What Is CBD + CBG?
CBD oil is increasingly popular, both as a food supplement and as an oil to apply topically to the skin.
What is CBD oil?
Cannabidiol (CBD) is a cannabinoid – a chemical compound that acts throughout the body, including on certain parts of the brain, and is becoming increasingly popular in the health world. It comes from the cannabis plant; however, unlike its counterpart, tetrahydrocannabinol (THC), which is responsible for the ‘high’ from marijuana, CBD, derived from the hemp plant, is non-intoxicating and some believe it may have potential health and wellness benefits. Once extracted from the cannabis plant, it is diluted with a carrier such as olive or coconut oil – this improves its bio-availability.
Is it safe to use CBD oil?
If you’re considering using CBD oil, you should speak to your GP or other healthcare professional to ensure that it is safe and appropriate for you to do so.
This is particularly important if you are experiencing any concerning symptoms, if you have any pre-existing conditions or if you are taking any medication including statins, blood thinning medication and calcium channel blockers.
Although the use of CBD is controversial, it does seem to be tolerated by most people.
CBD oil should not be used by pregnant or breastfeeding women.
What is CBG?
“The Mother of All Cannabinoids”
Cannabigerol (CBG) is one of the cannabinoids found in Cannabis which is a precursor to CBD. There is very little CBG in plants, and this is why it is more expensive than other cannabis plant compounds and CBD. It is non psychoactive and does not produce a ‘high’.
CBG pairs very well with CBD to enhance the benefits and effects of both.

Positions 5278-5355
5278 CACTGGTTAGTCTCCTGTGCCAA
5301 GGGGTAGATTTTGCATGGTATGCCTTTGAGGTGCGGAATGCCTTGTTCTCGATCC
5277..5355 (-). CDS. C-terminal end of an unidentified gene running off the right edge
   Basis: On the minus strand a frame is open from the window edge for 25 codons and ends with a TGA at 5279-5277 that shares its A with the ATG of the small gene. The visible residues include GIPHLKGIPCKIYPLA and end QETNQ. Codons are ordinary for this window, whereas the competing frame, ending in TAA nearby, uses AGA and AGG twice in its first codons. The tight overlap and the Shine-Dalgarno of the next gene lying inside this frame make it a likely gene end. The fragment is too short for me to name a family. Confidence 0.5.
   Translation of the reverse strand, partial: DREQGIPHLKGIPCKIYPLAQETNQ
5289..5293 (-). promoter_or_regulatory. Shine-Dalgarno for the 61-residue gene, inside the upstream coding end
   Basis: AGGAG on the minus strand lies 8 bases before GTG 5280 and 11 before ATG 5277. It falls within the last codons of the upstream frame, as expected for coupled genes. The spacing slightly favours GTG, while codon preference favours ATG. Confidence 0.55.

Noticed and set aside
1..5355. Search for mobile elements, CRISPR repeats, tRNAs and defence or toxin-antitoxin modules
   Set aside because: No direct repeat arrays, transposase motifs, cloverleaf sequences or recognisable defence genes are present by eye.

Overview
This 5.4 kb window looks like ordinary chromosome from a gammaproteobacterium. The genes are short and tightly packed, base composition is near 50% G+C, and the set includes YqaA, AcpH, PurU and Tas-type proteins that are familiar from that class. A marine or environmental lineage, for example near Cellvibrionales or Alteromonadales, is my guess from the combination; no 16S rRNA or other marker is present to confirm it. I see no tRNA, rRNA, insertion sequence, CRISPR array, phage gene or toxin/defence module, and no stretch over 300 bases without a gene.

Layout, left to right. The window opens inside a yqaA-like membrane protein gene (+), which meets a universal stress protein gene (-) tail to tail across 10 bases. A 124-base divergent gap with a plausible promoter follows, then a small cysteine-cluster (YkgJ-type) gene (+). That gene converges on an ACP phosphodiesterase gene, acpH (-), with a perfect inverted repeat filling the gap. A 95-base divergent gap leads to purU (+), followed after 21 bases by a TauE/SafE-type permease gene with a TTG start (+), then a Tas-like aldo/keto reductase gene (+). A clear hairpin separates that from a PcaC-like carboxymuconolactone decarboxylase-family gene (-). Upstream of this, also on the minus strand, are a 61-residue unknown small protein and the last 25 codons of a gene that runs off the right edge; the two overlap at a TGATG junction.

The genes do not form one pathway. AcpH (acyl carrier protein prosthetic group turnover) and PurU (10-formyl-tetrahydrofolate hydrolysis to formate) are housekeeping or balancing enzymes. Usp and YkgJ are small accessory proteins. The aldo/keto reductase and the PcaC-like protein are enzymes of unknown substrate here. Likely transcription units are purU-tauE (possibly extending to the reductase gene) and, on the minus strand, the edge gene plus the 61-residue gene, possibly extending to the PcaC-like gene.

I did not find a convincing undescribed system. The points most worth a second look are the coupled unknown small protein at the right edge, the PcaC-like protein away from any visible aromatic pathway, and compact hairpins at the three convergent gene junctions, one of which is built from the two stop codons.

Is CBD Legal In The UK?
The quick answer: compliant, responsibly made products are completely legal to buy and use in the UK.
There’s quite a bit more to it though:
Despite growing evidence to support the astounding ways in which the cannabis plant (and the CBD derived from it) interacts with and supports the human body, full legislation of this particular wonder of nature is not even vaguely on the horizon in the UK. Yet.
There have been movements in recent years which have seen regulations changing – the 2018 introduction of cannabis derived pharmaceutical drug Sativex, containing a 1:1 CBD and THC potency, now means multiple sclerosis patients in the UK have some access to medical marijuana. And in November 2019, The Guardian reported that up to 20,000 patients in the UK were to be given medical cannabis over a two-year period as a study into the potential medicinal use of the drug.
However, while this has been going on, the drug class of cannabis has bounced up and down between being a Class B and Class C drug and the largest hemp (cannabis sativa) farm in the UK, largely used for home-grown CBD products, was ordered to destroy its crop without having their license renewed due to confusion over cultivation and harvesting guidelines.
These guidelines have proved to be confusing and challenging to adhere to – compounded by the growing demand for high quality, regulated CBD products. Hemp, which contains little psychoactive THC is perfectly legal to cultivate in the UK with a Home Office license for the cultivation of Industrial Hemp, however, this is only to be used for preparations containing the mature stalk, fibre, or seeds of the plant.
This presents a problem for the CBD industry, as there is very little CBD found in these parts – CBD is mainly found in the flowers and leaves, which are still treated the same as high THC cannabis and have to be destroyed, making the crop uneconomical.
Selling CBD which has been processed and imported from other countries where cultivation and harvesting is legal is approved. Which is why you’ll find most CBD brands working with farmers in France, Guernsey, Switzerland, Croatia, Portugal, certain states in the US and a few other select places.
And there’s more. But before we dive further into CBD legislation and regulation, let’s take a look at why and how cannabis became illegal in the first place…
A brief history of cannabis law
It’s only in the last century that there has been any kind of prohibition against the use and cultivation of hemp (cannabis sativa) and even high-THC marijuana for that matter. Bizarrely, thanks to the evolution of scientific know-how, this has been during a time when we have begun to understand the relationship between cannabis and the human body and the medicinal potential it holds beyond anecdotal evidence.